WARE — Historical Commission member Claudia Kadra told a joint meeting of the commission and the Hospital Review Committee on April 11 that 33 “large acute care providers” had been contacted in an effort to find a new operator for the Mary Lane Hospital campus. None had expressed interest.

The Historical Commission and the Hospital Review Committee have been working together to find a way to save the campus from a planned demolition by Baystate Health and sale for $1 to Westmass Area Development Corporation, a not-for-profit economic and real estate development firm. The Historical Commission implemented the town’s Demolition Delay Bylaw in late January, triggering a nine-month moratorium of demolition of the hospital or the Lewis Gilbert house on the campus.

Hospital Review Committee Chair Howard Treach asked if the Historical Commission had contacted any urgent care providers. Kadra said that was the “next step.” She added that the commission had a meeting scheduled with Way Finders, a nonprofit with a mission that includes building and managing affordable housing. However, she explained that the commissioners were waiting for an opinion from legal counsel regarding the scope of uses allowed on the site. In the meantime, another attorney with experience in trust law had been retained.


The hospital was the product of a trust set up by Lewis Gilbert. The administration of the trust and its balance is the focus of petitions filed with the Hampden Probate and Family Court. Resident Cynthia Allen Bourcier has spearheaded efforts to investigate the handling of the Lewis Gilbert trust and others benefiting Mary Lane Hospital after its merger with Baystate Wing Hospital in 2016. The initial focus of the court order she is pursuing is to halt spending from the trusts until more information can be obtained. The eventual goal would be to have the trusts come under the control of the town or an independent party.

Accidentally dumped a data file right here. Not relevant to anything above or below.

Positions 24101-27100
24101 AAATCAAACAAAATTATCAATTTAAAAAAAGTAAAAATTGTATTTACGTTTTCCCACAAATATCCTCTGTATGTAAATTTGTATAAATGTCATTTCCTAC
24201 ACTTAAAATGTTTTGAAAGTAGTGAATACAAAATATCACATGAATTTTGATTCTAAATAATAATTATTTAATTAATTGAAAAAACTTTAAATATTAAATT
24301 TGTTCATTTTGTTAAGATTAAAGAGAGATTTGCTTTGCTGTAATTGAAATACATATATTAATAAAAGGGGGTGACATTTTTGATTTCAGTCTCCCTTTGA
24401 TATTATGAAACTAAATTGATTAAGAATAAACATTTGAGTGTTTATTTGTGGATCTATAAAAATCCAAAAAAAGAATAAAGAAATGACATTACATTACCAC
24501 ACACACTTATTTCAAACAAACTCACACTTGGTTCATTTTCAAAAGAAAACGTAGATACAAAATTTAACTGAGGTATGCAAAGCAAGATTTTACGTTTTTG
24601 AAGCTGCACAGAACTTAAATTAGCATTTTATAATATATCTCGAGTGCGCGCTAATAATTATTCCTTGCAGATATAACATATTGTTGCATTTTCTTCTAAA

“We have to be careful what we wish for. We may end up with a trust and nothing to use it on,” Treach said, referring to the possibility that the campus will not be saved from demolition and sale. He predicted that Baystate Health would “keep stonewalling and just run the clock out.”

Newly elected Selectboard member Terry Smith commented that the town needed to decide how much money it would be willing to spend to fight Baystate on the future of the Mary Lane campus. He noted that starting with “a clean slate” is sometimes preferable and mentioned other properties in town that may be possible to redevelop into a medical services facility. “There has to be give and take,” he said.

Smith mentioned the possibility of saving only the Wetherby Building and acquiring that section of the property separate from the rest of the campus. Allen Bourcier commented that if the town kept the Wetherby Building, there would be a “Mary Lane Hospital” to attach to the trust’s funds.

Kadra noted that Westmass has not shared any potential plans for the site with the Historical Commission, prompting a resident to ask why Baystate would not sell the hospital to the town for the same $1 price it was offering Westmass. Treach explained that the town is not a real estate developer, and the property may sit vacant on the tax rolls for years. Both Smith and Treach commented that unknown issues with the property may open the town to liabilities it did not foresee. Hospital Review Committee member Denis Ouimette pointed to the South Street School, which sat vacant for 10 years, as an example of what can happen with real estate.

Ouimette stressed that the town has some say in what is built on the Mary Lane site through zoning bylaws and districts. The property is currently zoned Suburban Residential. Town Manager Stuart Beckley said examining the town’s zoning bylaws would be a good way to “get ahead of the curve.”

Asbestos abatement

Building Commissioner Anna S. Marques walked the complex with a state inspector and prepared a report that showed the conditions of the buildings as they were in March 2024. She had been able to access parts of the buildings that had already undergone asbestos abatement. The exterior abatement was about half complete, she said.

The state’s asbestos regulations include the following definition of demolition: “the wrecking or taking out of any load-supporting structural member of a facility together with any related handling operations or the intentional burning of any facility.” Photos of abated areas included in Marques’ report showed that walls and ceilings had been removed, leaving structural beams and supports in place.

Treach emphasized that the report does not show demolition and that asbestos remediation, which is not covered under the Demolition Delay Bylaw and may continue throughout the remaining seven months of the moratorium. He said that work would be needed no matter the future use of the buildings. Treach also said the state is overseeing the work.

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